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Introduction: Nanoelectronics and the meaning of resistance
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20 Aug 2008 | | Contributor(s):: Supriyo Datta
This lecture provides a brief overview of the five-day short course whose purpose is to introduce a unified viewpoint for a wide variety of nanoscale electronic devices of great interest for all kinds of applications including switching, energy conversion and sensing. Our objective, however, is...
Lecture 1A: What and where is the resistance?
Objective: To introduce a simple quantitative model that highlights the essential parameters that determine electrical conduction: the density of states in the channel, D and the rates at which electrons hop in and out of the two contacts, labeled source and drain. This model is used to explain...
Lecture 1B: What and where is the resistance?
Lecture 2A: Quantum Transport
Objective: To extend the simple model from Lectures 1 into the full-fledged Non-equilibrium Green’s Function (NEGF) – Landauer model by introducing a spatial grid of N points and turning numbers like into (NxN) matrices like , with incoherent scattering introduced through . This model will be...
Lecture 2B: Quantum Transport
Lecture 3A: Spin Transport
Objective: To extend the model from Lectures 1 and 2 to include electron spin. Every electron is an elementary “magnet” with two states having opposite magnetic moments. Usually this has no major effect on device operation except to increase the conductance by a factor of two.But it is now...
Lecture 3B: Spin Transport
Lecture 4B: Energy Exchange and Maxwell’s Demon
Objective: To incorporate distributed energy exchange processes into the previous models from lectures 1 through 3 which are based on a “Landauer-like picture” where the Joule heating associated with current flow occurs entirely in the two contacts.Although there is experimental evidence that...
Lecture 5A: Correlations and Entanglement
Objective: To relate the one-electron picture used throughout these lectures to the more general but less tractable many-particle picture that underlies it. We introduce this new viewpoint using the example of Coulomb blockaded electronic devices that are difficult to model within the picture...
Lecture 5B: Correlations and Entanglement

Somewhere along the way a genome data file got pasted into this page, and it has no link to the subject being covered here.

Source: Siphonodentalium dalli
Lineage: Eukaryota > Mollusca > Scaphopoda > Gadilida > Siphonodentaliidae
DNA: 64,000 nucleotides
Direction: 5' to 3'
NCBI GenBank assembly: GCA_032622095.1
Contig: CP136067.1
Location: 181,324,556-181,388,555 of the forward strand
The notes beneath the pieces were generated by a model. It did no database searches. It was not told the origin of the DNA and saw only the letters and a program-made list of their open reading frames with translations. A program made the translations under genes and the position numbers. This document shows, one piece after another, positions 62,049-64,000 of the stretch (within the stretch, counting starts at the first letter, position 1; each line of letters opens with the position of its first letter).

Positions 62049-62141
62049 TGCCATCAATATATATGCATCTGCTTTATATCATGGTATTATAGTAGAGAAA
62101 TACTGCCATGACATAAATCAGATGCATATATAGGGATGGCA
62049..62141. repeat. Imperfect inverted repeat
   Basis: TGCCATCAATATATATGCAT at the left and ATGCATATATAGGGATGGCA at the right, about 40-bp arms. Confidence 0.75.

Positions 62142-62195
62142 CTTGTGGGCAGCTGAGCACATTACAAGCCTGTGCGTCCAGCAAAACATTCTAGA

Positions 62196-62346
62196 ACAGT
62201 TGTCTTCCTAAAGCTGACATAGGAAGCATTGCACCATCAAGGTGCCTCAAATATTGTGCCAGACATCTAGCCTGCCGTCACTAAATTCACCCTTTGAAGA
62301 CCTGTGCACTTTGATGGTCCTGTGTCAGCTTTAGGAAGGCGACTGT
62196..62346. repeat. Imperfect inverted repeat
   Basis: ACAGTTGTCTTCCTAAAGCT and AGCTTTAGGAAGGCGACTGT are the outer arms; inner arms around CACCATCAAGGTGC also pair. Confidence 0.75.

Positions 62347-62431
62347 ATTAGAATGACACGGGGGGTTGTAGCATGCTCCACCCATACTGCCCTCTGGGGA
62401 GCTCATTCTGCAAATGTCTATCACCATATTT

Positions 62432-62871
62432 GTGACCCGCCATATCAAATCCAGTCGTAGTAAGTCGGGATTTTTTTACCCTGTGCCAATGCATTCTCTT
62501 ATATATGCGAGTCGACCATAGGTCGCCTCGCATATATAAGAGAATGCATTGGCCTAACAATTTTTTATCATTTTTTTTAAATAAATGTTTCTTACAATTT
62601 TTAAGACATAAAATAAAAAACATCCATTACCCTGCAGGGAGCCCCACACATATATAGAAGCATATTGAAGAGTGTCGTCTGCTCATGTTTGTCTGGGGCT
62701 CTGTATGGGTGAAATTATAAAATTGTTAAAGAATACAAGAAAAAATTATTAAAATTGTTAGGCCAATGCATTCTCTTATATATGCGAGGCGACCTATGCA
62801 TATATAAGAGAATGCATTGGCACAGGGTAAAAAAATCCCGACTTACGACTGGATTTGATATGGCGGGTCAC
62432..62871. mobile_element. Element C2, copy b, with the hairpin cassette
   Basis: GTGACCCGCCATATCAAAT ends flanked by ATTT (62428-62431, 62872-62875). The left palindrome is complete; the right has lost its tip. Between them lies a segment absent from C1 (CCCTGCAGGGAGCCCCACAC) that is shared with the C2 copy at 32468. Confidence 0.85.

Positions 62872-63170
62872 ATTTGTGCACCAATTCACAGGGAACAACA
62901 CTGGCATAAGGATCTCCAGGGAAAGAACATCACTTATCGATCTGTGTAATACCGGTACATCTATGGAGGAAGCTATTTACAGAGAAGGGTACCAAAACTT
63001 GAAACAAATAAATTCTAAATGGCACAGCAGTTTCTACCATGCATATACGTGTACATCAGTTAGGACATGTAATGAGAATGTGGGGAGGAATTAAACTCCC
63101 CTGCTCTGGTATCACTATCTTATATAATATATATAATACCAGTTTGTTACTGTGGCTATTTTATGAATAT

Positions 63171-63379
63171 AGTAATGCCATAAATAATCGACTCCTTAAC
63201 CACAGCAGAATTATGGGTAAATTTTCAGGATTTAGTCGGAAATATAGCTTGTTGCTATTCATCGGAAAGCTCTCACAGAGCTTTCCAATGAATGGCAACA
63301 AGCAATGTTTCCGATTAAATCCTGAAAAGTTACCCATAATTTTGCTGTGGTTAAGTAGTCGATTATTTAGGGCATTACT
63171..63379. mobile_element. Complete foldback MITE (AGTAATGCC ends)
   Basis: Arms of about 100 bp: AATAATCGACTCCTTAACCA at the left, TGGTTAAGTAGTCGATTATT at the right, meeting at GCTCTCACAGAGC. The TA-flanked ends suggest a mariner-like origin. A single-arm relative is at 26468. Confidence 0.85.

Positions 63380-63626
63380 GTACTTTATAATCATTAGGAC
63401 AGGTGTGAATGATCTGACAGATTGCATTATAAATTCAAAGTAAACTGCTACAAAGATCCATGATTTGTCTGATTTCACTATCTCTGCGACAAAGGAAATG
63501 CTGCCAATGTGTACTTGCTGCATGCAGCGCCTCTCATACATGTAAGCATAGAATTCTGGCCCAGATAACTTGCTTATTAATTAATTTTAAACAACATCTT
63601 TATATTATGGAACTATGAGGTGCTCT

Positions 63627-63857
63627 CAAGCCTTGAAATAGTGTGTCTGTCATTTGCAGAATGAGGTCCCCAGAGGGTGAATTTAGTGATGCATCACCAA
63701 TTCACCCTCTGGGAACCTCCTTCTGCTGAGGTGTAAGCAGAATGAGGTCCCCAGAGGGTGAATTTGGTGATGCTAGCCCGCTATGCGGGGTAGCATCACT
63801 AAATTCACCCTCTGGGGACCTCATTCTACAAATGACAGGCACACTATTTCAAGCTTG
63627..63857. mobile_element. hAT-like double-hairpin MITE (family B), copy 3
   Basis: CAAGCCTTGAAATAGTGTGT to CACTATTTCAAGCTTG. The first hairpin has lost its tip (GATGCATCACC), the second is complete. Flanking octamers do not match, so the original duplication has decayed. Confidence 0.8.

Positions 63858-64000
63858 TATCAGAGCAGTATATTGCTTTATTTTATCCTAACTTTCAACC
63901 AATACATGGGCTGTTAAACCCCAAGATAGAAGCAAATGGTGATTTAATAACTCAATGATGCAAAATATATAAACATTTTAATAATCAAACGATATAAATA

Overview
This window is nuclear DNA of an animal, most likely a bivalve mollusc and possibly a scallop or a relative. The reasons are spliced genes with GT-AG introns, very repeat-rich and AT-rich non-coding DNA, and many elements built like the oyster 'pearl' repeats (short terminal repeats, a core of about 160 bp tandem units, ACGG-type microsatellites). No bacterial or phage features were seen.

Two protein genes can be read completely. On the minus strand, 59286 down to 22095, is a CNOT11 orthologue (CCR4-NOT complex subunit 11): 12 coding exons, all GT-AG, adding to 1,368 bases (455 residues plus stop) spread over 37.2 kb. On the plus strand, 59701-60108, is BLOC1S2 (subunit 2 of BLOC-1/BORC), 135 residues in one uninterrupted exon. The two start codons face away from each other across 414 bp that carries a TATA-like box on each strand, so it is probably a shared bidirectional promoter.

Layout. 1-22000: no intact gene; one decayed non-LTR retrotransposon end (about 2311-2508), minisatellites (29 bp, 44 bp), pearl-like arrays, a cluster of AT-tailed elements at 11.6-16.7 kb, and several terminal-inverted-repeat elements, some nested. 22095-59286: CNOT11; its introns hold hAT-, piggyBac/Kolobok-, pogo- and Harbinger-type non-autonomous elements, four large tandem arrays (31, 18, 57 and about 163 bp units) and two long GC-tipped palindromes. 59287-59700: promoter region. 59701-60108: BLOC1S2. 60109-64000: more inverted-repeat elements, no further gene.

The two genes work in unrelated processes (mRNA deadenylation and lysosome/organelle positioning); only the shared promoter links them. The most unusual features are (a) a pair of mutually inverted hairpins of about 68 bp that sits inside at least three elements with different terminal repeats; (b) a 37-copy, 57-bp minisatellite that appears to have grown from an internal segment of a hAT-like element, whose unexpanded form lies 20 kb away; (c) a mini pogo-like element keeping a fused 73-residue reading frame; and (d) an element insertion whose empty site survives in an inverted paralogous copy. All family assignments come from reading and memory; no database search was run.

Nanoelectronics and the Meaning of Resistance
The purpose of this series of lectures is to introduce the "bottom-up" approach to nanoelectronics using concrete examples. No prior knowledge of quantum mechanics or statistical mechanics is assumed; however, familiarity with matrix algebra will be helpful for some topics. Day 1: What...
ABACUS - Assembly of Basic Applications for Coordinated Understanding of Semiconductors
16 Jul 2008 | | Contributor(s):: Xufeng Wang, Dragica Vasileska, Gerhard Klimeck
One-stop-shop for teaching semiconductor device education
Finite Height Quantum Well: an Exercise for Band Structure
31 Jan 2008 | | Contributor(s):: David K. Ferry
Use the Resonant Tunneling Diodes simulation tool on nanoHUB to explore the effects of finite height quantum wells.Looking at a 2 barrier device, 300 K, no bias, other standard variables, and 3 nm thick barriers and a 7 nm quantum well, determine the energies of the two lowest quasi-bound states.
Electron-Phonon and Electron-Electron Interactions in Quantum Transport
14 Jan 2008 | | Contributor(s):: Gerhard Klimeck
The objective of this work is to shed light on electron transport through sub-micron semi-conductor structures, where electronic state quantization, electron-electron interactions and electron-phonon interactions are important. We concentrate here on the most developed vertical quantum device,...
Engineering at the nanometer scale: Is it a new material or a new device?
06 Nov 2007 | | Contributor(s):: Gerhard Klimeck
This seminar will overview NEMO 3D simulation capabilities and its deployment on the nanoHUB as well as an overview of the nanoHUB impact on the community.
Quantum Ballistic Transport in Semiconductor Heterostructures
27 Aug 2007 | | Contributor(s):: Michael McLennan
The development of epitaxial growth techniques has sparked a growing interest in an entirely quantum mechanical description of carrier transport. Fabrication methods, such as molecular beam epitaxy (MBE), allow for growth of ultra-thin layers of differing material compositions. Structures can be...
Orbital Mediated Tunneling in a New Unimolecular Rectifier
25 May 2007 | | Contributor(s):: Robert Metzger, NCN at Northwestern University
In 1997 we showed that hexadecylquinolinium tricyanoquinodimethanide is a unimolecular rectifier, by scanning tunneling microscopy and also as a Langmuir-Blodgett (LB) monolayer, sandwiched between Al electrodes. We have now seen rectification in a new molecule: this rectification can be...
Pan American Advanced Study Institute Lectures: Nanodevices and Maxwell’s Demon
14 Jun 2007 | | Contributor(s):: Supriyo Datta
Pan AmericanAdvanced Study Institute (PASI) Lectures: Nanodevices and Maxwell's DemonThis is a video taped set of two one-hour live lectures covering roughly the same material as Lectures 1-3 of Concepts of Quantum Transport.
PASI Lecture: Nanodevices and Maxwell's Demon, Part 2
Pan AmericanAdvanced Study Institute (PASI) Lectures.This is part 2 of a video taped set of two one-hour live lectures covering roughly the same material as Lectures 1-3 of Concepts of Quantum Transport.
PASI Lecture: Nanodevices and Maxwell's Demon, Part 1
13 Jun 2007 | | Contributor(s):: Supriyo Datta
Pan AmericanAdvanced Study Institute (PASI) Lectures.This is part 1 of a video taped set of two one-hour live lectures covering roughly the same material as Lectures 1-3 of Concepts of Quantum Transport.